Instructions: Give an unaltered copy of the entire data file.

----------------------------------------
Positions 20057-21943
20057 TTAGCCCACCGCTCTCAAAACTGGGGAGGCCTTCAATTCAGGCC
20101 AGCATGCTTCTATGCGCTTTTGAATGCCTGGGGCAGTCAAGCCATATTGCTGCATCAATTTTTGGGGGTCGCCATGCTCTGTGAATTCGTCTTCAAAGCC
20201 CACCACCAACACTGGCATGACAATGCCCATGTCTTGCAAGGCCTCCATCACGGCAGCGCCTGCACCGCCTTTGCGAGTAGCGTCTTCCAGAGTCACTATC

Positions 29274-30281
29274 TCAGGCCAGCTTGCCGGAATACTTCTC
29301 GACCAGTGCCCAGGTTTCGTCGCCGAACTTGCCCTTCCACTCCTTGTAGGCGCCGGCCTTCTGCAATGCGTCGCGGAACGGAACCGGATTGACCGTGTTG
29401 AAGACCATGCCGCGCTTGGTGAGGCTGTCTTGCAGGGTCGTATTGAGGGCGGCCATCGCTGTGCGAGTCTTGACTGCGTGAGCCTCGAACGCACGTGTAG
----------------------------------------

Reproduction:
Positions 20057-21943
20057 TTAGCCCACCGCTCTCAAAACTGGGGAGGCCTTCAATTCAGGCC
20101 AGCATGCTTCTATGCGCTTTTGAATGCCTGGGGCAGTCAAGCCATATTGCTGCATCAATTTTTGGGGGTCGCCATGCTCTGTGAATTCGTCTTCAAAGCC
20201 CACCACCAACACTGGCATGACAATGCCCATGTCTTGCAAGGCCTCCATCACGGCAGCGCCTGCACCGCCTTTGCGAGTAGCGTCTTCCAGAGTCACTATC

Positions 29274-30281
29274 TCAGGCCAGCTTGCCGGAATACTTCTC
29301 GACCAGTGCCCAGGTTTCGTCGCCGAACTTGCCCTTCCACTCCTTGTAGGCGCCGGCCTTCTGCAATGCGTCGCGGAACGGAACCGGATTGACCGTGTTG
29401 AAGACCATGCCGCGCTTGGTGAGGCTGTCTTGCAGGGTCGTATTGAGGGCGGCCATCGCTGTGCGAGTCTTGACTGCGTGAGCCTCGAACGCACGTGTAG